If you want to take charge of your knives and do your own sharpening, there are good knife sharpeners for home use. They're not cheap, but could still be cheaper than professional sharpening when you consider the cost of sharpening knives a few times a year over many years.
I have and use this electric knife sharpener from ChefsChoice. I got it as a gift years ago, and it has been a solid performer -- it's fast, easy to use, durable, and most importantly, really works to get my standard 20-degree edge knives super sharp again.
If I were buying an electric knife sharpener now, though, I'd go for the updated 15 Trizor XV model, which comes in at $10 more than the model I have. It's universally praised for being an electric sharpener that can do all the things: sharpen, hone, and polish both Western-style knives with 20-degree edges (serrated, too!) and Japanese knives, with their thin, razor-sharp 12 to -15-degree edges. Even better: it can turn a knife with a 20-degree edge into one with a super sharp 15-degree edge.
-Cambria, Product and Lifestyle Director, avid knife-user, and pro electric knife sharpener
How to Sharpen a Knife With a Whetstone
There is nothing more frustrating in the kitchen than a dull knife. Not only does it make prep work a chore and your finished product less attractive, but it's also downright dangerous. A dull blade requires more pressure to cut into a food, and can easily slip off of a tough onion skin and into your finger. Ouch.
Most home cooks should sharpen their knives at least twice a year, and much more frequently if they use their knives every day. There are three ways to go about it.
- Method 1: Use an Electric Sharpener. Quality electric sharpeners are an option, but I strongly discourage their use. First off, they remove a tremendous amount of material from your edge. Sharpen your knife a dozen times, and you've lost a good half-centimeter of width, throwing it off balance, and rendering any blade with a bolster (i.e. most high-end forged blades) useless. Secondly, even the best models provide only an adequate edge. If you don't mind replacing your knives every few years and are happy with the edge they give you, they'll do the trick. But a much better choice is to.
- Method 2: Send it out to a professional. This is a good option, provided you have a good knife sharpener living nearby, and are willing to pay to have the services performed. If you plan to sharpen your blades a dozen or so times a year, as I do, this can get quite expensive. All but the best professionals also use a grinding stone that, again, will take away much more material than is necessary from your blade, reducing its lifespan. Want to forge a stronger relationship with your blade? Then you'll want to.
- Method 3: Use a Sharpening Stone. This is the best method by far. Not only will it give you the best edge, it also removes the least amount of material. With a fine enough grit, your knife should be able to take hairs off your arm when you've finished. Additionally—and I'm not kidding about the importance of this one—the act of sharpening your knife will help you create a much stronger bond with your blade, and a knife that is treated respectfully will behave much better for its owner. The only problem? It takes a little know-how.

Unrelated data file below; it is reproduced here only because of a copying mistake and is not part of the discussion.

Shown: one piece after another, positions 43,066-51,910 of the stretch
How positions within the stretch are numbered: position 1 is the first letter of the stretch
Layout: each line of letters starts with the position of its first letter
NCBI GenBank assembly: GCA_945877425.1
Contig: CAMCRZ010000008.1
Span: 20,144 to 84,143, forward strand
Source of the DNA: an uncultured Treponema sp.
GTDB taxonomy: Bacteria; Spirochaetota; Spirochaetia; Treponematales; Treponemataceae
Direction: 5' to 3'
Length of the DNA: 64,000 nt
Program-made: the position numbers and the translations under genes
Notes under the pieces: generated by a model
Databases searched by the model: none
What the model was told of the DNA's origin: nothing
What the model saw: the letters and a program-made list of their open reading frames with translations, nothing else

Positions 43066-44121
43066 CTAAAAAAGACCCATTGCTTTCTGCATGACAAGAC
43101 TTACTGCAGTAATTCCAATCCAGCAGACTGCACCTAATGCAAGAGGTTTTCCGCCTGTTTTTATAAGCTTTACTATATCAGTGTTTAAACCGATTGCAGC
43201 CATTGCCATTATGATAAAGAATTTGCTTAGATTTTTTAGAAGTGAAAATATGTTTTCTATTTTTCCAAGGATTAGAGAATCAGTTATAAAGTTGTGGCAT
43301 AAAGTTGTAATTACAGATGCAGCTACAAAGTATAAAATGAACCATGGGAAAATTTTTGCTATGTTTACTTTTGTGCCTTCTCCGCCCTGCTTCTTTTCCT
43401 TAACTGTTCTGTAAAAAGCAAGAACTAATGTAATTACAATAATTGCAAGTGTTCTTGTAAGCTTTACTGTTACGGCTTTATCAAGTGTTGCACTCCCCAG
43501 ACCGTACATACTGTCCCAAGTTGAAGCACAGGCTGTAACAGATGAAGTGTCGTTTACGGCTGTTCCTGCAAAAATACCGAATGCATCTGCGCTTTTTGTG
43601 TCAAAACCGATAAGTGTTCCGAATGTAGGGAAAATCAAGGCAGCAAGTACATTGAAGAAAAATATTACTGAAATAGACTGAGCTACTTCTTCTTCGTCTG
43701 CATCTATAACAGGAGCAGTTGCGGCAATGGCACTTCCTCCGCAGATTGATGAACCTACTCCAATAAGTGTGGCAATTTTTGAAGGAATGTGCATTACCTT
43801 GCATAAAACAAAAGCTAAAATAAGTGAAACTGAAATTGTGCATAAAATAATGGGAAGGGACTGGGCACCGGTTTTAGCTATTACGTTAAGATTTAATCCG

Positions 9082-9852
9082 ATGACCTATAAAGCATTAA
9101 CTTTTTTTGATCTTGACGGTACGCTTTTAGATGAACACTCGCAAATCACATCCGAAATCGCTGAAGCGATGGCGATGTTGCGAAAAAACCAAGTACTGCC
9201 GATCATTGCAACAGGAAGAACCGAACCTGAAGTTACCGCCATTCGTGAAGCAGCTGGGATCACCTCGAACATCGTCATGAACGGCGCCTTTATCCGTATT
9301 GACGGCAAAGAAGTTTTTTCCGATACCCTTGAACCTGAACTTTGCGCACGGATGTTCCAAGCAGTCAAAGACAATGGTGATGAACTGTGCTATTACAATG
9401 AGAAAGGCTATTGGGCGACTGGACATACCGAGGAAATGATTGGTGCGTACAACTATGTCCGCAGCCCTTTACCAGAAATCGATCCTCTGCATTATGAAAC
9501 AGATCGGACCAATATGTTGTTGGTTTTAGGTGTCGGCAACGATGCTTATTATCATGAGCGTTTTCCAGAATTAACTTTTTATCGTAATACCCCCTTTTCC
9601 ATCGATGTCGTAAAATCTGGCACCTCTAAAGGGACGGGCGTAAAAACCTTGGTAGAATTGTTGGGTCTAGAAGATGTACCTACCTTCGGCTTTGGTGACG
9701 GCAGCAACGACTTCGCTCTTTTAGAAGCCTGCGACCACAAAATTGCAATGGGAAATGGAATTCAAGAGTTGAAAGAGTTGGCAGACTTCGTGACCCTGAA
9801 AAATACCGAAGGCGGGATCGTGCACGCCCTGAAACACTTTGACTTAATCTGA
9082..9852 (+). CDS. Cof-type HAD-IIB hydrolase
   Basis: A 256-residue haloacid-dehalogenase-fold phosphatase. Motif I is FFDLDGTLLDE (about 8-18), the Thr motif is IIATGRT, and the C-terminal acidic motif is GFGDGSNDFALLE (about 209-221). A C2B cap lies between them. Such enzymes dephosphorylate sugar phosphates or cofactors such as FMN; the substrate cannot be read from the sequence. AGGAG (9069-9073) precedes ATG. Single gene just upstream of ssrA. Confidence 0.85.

That's where we come in. Get yourself some whetstones (also commonly referred to as waterstones), follow the instructions, and practice. You won't believe the difference a sharp knife can make in your cooking.
Shopping and Maintenance
When buying a waterstone, look for a large one, at least two-and-a-half inches wide by eight inches long, and an inch in thickness. Stones come in various grit sizes, ranging from around 100 and up to 10,000+. The lower the number, the coarser the grit, and the more material it will take off of your knife.
Bear in mind: The higher the grit, the sharper the edge you will get, but the more strokes it will take to get you there.
I recommend keeping two stones in your kit. One with a medium grit (around 800 or so) to perform major sharpening jobs, and one with a fine grit (at least 2,000) to tune the edge to a razor-sharp finish. For real pros, a stone with an ultra-fine grit (8,000 and above) will leave a mirror-like finish on your blade, but most cooks won't notice the difference in terms of cutting ability.
Dalstrong Elite Spotlight
The chef’s knife is the most versatile and useful knife in your knife set. It is the one you will grab most often, the one you use for chopping, slicing, dicing and everything in between, and it’s the one you may even want to have two of.
Learn everything you need to know about the best knife sharpeners on the market. When was the last time you sharpened your kitchen knife? If the answer is “gee, I really can’t remember, it was so long ago,” your reputation as a chef might be in danger.
From knife block sets to steak knife sets and everything in between. There’s tons of factors to consider when it comes to deciding on a kitchen knife set. Even those who are already knee-deep in the world of knives can find it overwhelming, so for the uninitiated it can be absolutely daunting.